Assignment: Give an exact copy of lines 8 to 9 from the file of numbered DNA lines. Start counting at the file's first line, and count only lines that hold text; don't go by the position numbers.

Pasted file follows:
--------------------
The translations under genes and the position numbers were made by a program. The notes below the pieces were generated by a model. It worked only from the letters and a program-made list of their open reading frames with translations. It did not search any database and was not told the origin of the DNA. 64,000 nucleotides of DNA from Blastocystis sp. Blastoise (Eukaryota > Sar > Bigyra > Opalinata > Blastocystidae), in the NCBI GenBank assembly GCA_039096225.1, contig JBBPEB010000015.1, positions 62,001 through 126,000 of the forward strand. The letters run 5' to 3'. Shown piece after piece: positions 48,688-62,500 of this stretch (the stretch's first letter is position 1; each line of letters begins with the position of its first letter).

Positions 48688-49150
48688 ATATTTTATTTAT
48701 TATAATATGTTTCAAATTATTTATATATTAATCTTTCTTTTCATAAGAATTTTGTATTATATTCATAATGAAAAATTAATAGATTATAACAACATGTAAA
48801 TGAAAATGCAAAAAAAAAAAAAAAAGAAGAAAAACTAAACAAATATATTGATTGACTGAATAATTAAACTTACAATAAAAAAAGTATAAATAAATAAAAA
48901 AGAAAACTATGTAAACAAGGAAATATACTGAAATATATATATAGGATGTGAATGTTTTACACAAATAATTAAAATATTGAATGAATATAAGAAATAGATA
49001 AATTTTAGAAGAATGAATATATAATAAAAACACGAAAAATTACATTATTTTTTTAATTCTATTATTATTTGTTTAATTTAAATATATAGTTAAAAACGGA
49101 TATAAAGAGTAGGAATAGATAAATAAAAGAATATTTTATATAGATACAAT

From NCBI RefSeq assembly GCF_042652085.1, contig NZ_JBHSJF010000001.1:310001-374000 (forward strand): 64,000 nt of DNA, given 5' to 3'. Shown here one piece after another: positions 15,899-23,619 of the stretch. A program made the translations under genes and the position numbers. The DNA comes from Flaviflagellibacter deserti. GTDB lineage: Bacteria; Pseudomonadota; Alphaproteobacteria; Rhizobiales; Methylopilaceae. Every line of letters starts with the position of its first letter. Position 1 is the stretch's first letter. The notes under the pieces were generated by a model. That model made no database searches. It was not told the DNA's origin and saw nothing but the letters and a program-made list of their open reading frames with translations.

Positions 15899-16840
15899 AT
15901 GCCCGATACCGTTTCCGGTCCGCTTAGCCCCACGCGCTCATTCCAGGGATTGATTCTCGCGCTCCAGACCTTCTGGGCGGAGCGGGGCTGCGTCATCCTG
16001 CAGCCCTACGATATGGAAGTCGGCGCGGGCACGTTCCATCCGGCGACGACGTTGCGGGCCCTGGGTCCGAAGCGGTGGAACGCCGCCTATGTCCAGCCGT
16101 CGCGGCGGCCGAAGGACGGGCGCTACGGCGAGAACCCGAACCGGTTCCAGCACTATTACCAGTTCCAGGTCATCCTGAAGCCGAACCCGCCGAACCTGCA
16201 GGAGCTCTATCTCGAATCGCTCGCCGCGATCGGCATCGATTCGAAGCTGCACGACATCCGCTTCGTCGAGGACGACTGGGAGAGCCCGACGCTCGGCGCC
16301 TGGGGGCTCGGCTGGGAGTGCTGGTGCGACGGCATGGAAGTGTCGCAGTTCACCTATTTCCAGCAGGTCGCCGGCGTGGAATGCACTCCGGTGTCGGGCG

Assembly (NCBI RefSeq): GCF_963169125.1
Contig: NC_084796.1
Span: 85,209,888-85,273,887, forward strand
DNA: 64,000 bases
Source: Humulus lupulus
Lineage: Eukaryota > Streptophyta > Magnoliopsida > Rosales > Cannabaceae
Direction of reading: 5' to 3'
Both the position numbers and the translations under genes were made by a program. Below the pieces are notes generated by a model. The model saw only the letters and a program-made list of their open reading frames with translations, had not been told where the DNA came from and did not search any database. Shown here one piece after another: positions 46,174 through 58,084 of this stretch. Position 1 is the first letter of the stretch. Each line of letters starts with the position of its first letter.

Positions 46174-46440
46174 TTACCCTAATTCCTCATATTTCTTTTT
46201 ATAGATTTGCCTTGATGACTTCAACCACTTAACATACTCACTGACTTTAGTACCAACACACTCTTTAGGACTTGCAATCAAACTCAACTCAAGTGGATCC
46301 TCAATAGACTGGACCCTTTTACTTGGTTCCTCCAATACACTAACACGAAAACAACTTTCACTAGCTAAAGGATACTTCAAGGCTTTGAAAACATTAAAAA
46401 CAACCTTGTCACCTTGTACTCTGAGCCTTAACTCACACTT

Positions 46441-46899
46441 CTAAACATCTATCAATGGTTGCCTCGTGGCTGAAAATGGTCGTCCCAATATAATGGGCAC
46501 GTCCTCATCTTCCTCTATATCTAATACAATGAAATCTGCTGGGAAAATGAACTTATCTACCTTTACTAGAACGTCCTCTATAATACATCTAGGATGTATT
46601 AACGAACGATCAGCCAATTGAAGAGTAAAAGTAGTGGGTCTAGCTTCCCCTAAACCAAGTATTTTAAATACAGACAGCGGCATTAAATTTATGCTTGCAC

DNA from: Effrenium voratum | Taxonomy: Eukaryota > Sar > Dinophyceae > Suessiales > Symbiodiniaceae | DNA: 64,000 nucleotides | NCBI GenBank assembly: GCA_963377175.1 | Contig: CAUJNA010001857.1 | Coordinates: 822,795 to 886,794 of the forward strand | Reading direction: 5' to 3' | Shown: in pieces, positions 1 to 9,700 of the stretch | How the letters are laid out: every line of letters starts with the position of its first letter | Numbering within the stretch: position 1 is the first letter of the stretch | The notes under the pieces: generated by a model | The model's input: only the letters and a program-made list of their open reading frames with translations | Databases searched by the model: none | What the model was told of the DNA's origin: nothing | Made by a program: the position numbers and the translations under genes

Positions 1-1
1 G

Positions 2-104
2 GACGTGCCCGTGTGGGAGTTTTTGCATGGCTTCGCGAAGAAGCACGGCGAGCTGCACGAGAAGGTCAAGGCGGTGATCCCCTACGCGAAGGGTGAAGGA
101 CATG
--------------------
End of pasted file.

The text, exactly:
49101 TATAAAGAGTAGGAATAGATAAATAAAAGAATATTTTATATAGATACAAT

From NCBI RefSeq assembly GCF_042652085.1, contig NZ_JBHSJF010000001.1:310001-374000 (forward strand): 64,000 nt of DNA, given 5' to 3'. Shown here one piece after another: positions 15,899-23,619 of the stretch. A program made the translations under genes and the position numbers. The DNA comes from Flaviflagellibacter deserti. GTDB lineage: Bacteria; Pseudomonadota; Alphaproteobacteria; Rhizobiales; Methylopilaceae. Every line of letters starts with the position of its first letter. Position 1 is the stretch's first letter. The notes under the pieces were generated by a model. That model made no database searches. It was not told the DNA's origin and saw nothing but the letters and a program-made list of their open reading frames with translations.